Museum shows that ideals of the Revolution belong to many generations
PHILADELPHIA, Pennsylvania — In the Museum of the American Revolution there is a tableau that tells the story of a woman named Mumbet. The tableau is right next to a display of the Declaration of Independence. Mumbet was an enslaved black woman in Massachusetts. Upon hearing the declaration read aloud, she announced that its proclamation that "all men are created equal" should also include her.
In response, her master hit her with a frying pan. In 1781, Mumbet sued him and won her freedom in court. She changed her name to Elizabeth Freeman and became a nurse. She was the first enslaved person to win a freedom lawsuit in the state of Massachusetts. Mumbet's case was referred to when another enslaved person, Quock Walker, sued for his freedom later that year. Slavery was soon prohibited in Massachusetts.
This story reminds us of something important about the struggle for our nation's liberty. It is that 400,000 African-Americans who lived in slavery in 1776 also longed to be free.
Such stories are found throughout the museum, which opens Wednesday in Philadelphia. The opening coincides with the 242nd anniversary of the battles of Lexington and Concord, the first battles in Massachusetts that kicked off the Revolutionary War in 1775. They became famously known as the "shot heard 'round the world." This clear-eyed view of the country's turning points is an intentional departure from the whitewashed story America has often told itself and the world.
Ideas That Are Still Meaningful Today
Instead, the museum seeks to show visitors that the Revolution was a set of ideas to aspire to. These ideas were founded on equality, individual rights and freedom. The ideas remain meaningful today, said museum president Michael Quinn.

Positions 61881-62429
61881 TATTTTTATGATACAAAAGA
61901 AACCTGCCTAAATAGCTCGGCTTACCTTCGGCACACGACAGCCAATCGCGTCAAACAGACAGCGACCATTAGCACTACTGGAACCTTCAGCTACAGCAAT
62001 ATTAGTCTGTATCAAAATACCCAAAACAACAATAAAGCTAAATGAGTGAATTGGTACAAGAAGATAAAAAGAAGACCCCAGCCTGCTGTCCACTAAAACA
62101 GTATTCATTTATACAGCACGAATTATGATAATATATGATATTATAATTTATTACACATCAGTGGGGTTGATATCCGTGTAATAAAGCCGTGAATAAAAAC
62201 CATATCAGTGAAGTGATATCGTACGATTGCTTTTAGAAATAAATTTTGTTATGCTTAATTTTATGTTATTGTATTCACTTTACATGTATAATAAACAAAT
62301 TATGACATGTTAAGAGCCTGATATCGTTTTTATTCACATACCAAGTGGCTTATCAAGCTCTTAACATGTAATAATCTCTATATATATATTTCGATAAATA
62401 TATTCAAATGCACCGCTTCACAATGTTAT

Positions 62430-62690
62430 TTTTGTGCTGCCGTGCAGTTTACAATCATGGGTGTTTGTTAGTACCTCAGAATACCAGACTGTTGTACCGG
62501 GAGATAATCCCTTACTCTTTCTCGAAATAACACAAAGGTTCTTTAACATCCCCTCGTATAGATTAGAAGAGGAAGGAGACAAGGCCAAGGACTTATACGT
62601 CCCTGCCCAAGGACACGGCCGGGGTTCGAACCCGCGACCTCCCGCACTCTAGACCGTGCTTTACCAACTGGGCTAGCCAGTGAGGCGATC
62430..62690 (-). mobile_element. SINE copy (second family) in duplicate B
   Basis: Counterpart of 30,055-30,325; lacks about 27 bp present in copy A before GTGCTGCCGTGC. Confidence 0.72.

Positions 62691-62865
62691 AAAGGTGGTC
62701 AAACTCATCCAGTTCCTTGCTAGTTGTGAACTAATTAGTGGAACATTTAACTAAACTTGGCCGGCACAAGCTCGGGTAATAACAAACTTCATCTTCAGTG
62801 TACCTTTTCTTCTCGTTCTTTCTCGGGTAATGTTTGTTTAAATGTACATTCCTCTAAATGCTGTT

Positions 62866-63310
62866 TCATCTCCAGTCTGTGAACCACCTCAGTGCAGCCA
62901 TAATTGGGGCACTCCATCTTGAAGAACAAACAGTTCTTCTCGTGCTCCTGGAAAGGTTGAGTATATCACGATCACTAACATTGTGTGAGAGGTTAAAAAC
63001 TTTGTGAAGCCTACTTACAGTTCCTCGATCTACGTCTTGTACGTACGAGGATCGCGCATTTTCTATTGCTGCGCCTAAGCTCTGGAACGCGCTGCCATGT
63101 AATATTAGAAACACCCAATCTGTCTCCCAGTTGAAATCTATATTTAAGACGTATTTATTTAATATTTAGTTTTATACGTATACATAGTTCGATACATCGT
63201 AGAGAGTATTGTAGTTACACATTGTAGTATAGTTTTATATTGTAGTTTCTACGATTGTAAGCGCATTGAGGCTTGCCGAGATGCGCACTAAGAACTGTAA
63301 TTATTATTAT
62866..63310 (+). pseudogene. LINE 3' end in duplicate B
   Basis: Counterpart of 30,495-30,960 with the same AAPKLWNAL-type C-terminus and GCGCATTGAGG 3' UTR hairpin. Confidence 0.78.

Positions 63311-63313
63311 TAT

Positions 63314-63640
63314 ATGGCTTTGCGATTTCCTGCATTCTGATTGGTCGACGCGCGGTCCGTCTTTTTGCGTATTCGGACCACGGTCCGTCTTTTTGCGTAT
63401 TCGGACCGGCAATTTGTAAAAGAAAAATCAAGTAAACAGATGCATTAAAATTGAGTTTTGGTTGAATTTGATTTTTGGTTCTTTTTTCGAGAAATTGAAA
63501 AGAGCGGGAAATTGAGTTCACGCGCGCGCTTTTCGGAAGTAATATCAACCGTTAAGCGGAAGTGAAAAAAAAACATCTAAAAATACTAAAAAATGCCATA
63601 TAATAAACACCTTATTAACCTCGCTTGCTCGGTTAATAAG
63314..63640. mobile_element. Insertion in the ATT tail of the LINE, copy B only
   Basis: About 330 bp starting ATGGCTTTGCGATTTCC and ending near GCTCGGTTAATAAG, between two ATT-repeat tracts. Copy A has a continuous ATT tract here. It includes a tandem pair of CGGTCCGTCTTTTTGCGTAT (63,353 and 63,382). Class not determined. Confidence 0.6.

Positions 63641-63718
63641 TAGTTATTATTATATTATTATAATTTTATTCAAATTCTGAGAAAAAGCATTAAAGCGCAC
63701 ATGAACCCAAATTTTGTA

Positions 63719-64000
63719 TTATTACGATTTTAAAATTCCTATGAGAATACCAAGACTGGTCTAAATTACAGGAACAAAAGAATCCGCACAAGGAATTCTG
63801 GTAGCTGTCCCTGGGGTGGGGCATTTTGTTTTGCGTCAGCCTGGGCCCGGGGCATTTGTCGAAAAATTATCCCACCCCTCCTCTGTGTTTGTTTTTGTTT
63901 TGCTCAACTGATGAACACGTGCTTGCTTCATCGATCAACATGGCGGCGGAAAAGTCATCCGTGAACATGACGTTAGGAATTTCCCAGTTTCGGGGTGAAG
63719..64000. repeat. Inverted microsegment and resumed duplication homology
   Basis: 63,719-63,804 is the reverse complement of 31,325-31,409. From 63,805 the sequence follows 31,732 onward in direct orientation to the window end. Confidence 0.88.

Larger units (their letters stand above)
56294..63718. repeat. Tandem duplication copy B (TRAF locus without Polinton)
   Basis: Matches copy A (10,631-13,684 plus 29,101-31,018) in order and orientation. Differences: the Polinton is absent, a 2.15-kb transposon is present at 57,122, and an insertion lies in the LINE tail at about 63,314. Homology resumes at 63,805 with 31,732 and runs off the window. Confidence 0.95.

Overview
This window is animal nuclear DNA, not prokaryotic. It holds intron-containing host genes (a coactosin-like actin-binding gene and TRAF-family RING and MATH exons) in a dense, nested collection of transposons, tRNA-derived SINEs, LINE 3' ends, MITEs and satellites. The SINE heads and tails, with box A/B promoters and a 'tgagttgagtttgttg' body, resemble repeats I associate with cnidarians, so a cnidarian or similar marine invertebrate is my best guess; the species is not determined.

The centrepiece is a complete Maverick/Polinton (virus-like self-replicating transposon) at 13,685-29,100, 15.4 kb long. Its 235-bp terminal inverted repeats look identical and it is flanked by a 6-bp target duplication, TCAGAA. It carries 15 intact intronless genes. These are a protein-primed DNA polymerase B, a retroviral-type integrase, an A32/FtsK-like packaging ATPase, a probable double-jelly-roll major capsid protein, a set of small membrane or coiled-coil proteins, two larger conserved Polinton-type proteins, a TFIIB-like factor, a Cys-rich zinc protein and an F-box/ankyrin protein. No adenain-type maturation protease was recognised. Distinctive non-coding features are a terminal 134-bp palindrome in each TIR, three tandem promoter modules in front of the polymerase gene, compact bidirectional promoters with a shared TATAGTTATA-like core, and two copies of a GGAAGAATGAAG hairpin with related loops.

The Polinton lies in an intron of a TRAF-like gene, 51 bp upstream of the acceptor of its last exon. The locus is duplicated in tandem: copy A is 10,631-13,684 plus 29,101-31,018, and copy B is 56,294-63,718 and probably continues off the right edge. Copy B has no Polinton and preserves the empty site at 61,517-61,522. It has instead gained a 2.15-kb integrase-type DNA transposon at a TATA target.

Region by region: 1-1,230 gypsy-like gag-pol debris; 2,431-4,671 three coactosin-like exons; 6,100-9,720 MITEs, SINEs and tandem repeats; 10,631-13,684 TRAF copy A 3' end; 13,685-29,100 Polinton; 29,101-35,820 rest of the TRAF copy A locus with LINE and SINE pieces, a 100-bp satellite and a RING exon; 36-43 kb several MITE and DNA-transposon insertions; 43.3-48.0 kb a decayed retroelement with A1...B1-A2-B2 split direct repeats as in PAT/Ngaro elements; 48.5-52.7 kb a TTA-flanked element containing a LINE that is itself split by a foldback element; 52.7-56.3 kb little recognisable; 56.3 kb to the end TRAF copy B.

"These ideas rallied people from all walks of life, and they took those ideas to heart," Quinn said. "What unifies us as a people is our shared common commitment to these ideas."
At several points throughout the museum, visitors are forced to confront the contradictions of the high-minded ideals of the framers of the Constitution and the realities of their time. Those realities included slavery and the treatment of women as second-class citizens. Slavery, for example, continued to expand for nearly another century after the Revolutionary War ended. Women argued for their liberty at the start of America. However, they would have to fight for suffrage, or the right to vote, for well over a century. American women did not get the right to vote until 1920.
This museum has a message. That is, that the ideals of the American Revolution are not only those of the founding fathers long revered by our country. They also belong to the founding generation of Americans who first heard them. They also belong to the generations that have come since.
Expanding The Scope Of The Story
"For over two centuries, if you said the words 'founders of this country,' the image that would pop into most people's minds would be a white man," said Scott Stephenson, vice president of collections, exhibitions and programming. "Increasingly, we at museums have realized we have got to tell a broader story."
One exhibit features the story of the Oneida Indians, one of the first allies to support the newly formed America. The Oneida fought and died alongside the colonist soldiers. Also on display is the active role of African-Americans, enslaved and free, in the war. There were black soldiers fighting with both the Continental and British armies. These blacks were patriots also fighting for their own freedom.
Many enslaved blacks joined the colonist armies, motivated by the possibility of becoming free citizens after the revolution. Yet, some enslaved blacks ran from their patriot masters to join the British armies, in exchange for British promises of freedom.
Various Paths To Freedom Are On Display
Historical interpretations conjured from diaries and letters of the lives of five men and women who took various routes to freedom during the war are presented in an interactive digital presentation. In paintings, dioramas and exhibits, the stories of figures including poet Phillis Wheatley and William Lee, servant to General George Washington, challenge the idea of who could claim the title of "revolutionary." Wheatley, a black enslaved woman living in Boston, was the first published African-American female poet.
Visitors are asked to consider the question, "Freedom for whom?" said Adrienne Whaley, the museum's manager for school programs.
"The struggle to become free predates the Revolution, and it continues after the war is over," she said. "The promise of America is defined by the ways in which we treat these people."